In economics textbooks, monopolies are socially dysfunctional because they raise price above marginal cost.  This implies deadweight loss – consumers’ pain is not producers’ gain.  Picture a matinee at a movie theater.  The marginal cost of admitting one more viewer is practically zero, but the price is still, say, $10 a seat.  If someone values attendance at $9, charging him $10 destroys $9 of consumer’s surplus without yielding a penny of profit.

Economics textbooks also routinely claim that antitrust laws exist to mitigate this harm.  What’s strange, then, is that antitrust laws almost never simply punish firms for charging prices above marginal cost!  Yes, antitrust authorities try to change market conditions to make high prices less likely; forbidding mergers in highly concentrated industries is a typical approach.  But if Amazon, with all its monopoly power, doubled every one of its prices today, antitrust authorities probably wouldn’t lift a finger.

What justifies this inaction?  If you pressed informed economists on this point, they’d probably say two things.

First, many firms – especially firms in concentrated industries – have high fixed costs.  Given this cost structure, pushing prices down to marginal cost wouldn’t hand consumers a pile of cheap products.  Instead, it would disastrously drive every business into bankruptcy.

Second, the textbook model totally ignores what economists call dynamic efficiency.  Sure, raising price above marginal cost implies deadweight costs today… but it also yields a monopoly profit.  The opportunity to earn these monopoly profits gives entrepreneurs a powerful incentive to create and improve businesses.  And that, of course, is how progress happens.  Everyone – including everyone who pays monopoly prices – should smile to read the words “If you come up with a great new business idea, you’ll get rich” emblazoned above the gates of the world of business.

Both of these arguments are solid.  The first implies that antitrust authorities should definitely leave firms alone unless they’re earning supernormal profits.  The second implies that antitrust authorities should at least consider leaving firms alone even if they are earning supernormal profits.

Yet on reflection, neither argument justifies the status quo.  The challenge: If it’s bad to use antitrust to directly force prices down to marginal cost, why isn’t it bad to use antitrust to indirectly force prices down to marginal cost?

Suppose, for example, that HBO and Netflix want to merge.  Antitrust authorities plausibly argue that this horizontal merger will substantially raise the prices consumers pay for premium entertainment.  They’re probably right, but the story doesn’t end there.  The knowledge that successful firms can legally merge increases the incentive to create successful firms.  Not just successful firms in the entertainment industries.  All firms.  If you take dynamic efficiency seriously, you should at least be open to the possibility that the net economic effect is positive – the naive textbook monopoly model notwithstanding.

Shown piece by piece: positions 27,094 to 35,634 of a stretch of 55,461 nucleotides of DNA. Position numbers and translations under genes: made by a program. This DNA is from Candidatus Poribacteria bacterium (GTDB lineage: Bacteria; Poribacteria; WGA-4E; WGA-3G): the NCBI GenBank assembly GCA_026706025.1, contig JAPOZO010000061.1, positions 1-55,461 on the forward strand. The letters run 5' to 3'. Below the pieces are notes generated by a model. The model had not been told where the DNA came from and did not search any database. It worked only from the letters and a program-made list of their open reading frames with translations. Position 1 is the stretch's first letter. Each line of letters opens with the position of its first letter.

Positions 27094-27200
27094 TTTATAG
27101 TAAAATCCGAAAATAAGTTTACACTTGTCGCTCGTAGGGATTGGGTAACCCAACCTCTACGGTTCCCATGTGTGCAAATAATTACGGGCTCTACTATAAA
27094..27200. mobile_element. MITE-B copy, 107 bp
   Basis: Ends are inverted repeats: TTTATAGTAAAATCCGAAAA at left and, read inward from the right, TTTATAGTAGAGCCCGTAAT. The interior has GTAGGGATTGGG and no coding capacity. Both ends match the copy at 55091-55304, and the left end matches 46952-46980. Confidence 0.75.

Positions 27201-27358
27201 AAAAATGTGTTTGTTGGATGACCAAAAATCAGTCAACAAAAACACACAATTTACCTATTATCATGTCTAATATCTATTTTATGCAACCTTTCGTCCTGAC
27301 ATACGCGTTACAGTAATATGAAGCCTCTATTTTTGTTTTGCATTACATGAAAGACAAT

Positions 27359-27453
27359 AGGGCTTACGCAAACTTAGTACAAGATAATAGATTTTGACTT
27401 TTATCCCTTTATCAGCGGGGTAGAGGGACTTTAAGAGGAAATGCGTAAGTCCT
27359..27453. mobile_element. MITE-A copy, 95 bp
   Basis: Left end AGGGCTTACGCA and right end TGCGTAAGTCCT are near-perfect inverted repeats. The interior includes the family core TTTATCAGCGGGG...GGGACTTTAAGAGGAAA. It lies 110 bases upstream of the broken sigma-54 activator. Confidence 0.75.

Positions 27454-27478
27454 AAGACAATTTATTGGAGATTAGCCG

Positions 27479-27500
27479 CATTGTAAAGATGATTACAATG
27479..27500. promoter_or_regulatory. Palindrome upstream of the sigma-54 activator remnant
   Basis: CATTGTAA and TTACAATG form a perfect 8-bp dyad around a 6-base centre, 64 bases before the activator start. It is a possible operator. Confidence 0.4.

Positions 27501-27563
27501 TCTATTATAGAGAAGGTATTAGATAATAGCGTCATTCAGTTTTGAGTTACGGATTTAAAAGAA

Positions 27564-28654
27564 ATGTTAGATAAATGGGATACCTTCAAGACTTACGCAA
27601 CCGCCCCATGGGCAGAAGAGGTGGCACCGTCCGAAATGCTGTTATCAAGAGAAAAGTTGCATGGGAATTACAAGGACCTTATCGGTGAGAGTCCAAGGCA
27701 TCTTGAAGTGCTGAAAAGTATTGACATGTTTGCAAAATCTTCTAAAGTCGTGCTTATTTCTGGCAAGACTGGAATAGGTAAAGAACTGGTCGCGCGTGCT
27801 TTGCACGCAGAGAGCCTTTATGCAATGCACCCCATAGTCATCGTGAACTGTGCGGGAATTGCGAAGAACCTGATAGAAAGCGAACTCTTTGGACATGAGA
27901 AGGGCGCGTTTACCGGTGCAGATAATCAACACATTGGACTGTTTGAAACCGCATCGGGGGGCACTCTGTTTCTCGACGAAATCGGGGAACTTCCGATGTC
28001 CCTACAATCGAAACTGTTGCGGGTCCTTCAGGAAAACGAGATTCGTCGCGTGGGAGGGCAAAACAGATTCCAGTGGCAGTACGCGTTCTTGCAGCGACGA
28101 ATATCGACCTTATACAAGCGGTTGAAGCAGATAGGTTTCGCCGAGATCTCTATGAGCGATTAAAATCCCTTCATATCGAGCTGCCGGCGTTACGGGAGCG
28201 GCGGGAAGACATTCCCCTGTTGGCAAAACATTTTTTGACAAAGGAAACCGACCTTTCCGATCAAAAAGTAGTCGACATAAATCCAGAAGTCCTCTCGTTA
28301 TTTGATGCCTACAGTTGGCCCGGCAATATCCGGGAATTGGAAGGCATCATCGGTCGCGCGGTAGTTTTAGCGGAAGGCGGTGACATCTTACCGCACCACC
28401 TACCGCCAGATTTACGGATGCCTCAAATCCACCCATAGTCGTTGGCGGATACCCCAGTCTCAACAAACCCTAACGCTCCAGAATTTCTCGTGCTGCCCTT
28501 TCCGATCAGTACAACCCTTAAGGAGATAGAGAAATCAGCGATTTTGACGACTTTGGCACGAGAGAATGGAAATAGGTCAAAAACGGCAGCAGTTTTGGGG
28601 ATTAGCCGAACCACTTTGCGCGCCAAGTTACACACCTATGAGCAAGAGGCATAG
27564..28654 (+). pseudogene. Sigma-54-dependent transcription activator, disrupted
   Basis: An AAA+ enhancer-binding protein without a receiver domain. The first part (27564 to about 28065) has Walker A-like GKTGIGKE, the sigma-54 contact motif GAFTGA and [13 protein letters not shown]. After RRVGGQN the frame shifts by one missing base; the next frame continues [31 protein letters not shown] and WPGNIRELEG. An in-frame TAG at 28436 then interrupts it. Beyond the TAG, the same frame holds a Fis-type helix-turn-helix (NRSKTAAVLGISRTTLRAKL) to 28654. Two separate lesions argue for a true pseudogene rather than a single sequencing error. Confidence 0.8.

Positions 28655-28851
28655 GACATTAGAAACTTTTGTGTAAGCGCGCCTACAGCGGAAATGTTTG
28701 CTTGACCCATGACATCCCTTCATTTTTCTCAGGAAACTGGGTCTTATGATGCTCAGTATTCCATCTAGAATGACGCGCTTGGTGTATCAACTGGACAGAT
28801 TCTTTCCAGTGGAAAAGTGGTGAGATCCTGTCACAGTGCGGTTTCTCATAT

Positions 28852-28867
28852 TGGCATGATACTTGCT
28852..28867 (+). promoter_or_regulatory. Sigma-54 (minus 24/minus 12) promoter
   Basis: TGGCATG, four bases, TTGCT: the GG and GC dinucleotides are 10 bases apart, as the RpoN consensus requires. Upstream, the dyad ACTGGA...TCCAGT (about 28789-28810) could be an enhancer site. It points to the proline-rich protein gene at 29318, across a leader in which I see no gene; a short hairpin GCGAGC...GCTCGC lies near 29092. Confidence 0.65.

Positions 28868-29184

The same goes for monopsony as well.  If your business is awesome, you’ll be able to pay your workers less than their marginal product.  However, this in turn amplifies the incentive to make awesome businesses.  Every worker should want to live in a world where this incentive is supercharged.

Once you buy this argument, you’ll see most other “suspect” business practices in a favorable new light.  What’s so bad, for example, if employers add a non-compete clause to their employees’ contracts?  There may be some static inefficiency, but it’s nice to live in a world where entrepreneurs know they can profit as they please if they make their firm great.

Further point: Dynamic efficiency may take – and last – a long time.  The current success of Jeff Bezos isn’t merely incentivizing his fellow 54-year-olds to make great businesses.  Word of his fabulous fortune is already inspiring our business-savvy kindergarteners.  Verily, as Maximus says in Gladiator,  “Brothers, what we do in life, echoes in eternity.”  The way your culture feels about business matters.  It’s not crazy to think that the monopoly profits Rockefeller earned in the 19th century continue to fuel the ambition of the aspiring Rockefellers of the 21st century.   Nor is it crazy to think that the antitrust case against Rockefeller continues to numb American entrepreneurship.  “If you build something great, the government just might decide to smash it” is a demotivating whisper.

So should we learn to love monopoly?  Not exactly.  Business excellence is one route to monopoly power.  The other, however, is government favoritism, which stifles static and dynamic efficiency alike.  Is this really a big deal?  Absolutely.  Government routinely and deliberately crushes free competition, most egregiously with immigration restrictions, housing regulation, and occupational licensing.  If you really want to fight socially dysfunctional monopoly, don’t urge government to tame monopoly.  Instead, urge government to create less monopoly.  We have a massive monopoly problem.  But government is not a solution to our problem; government is the problem.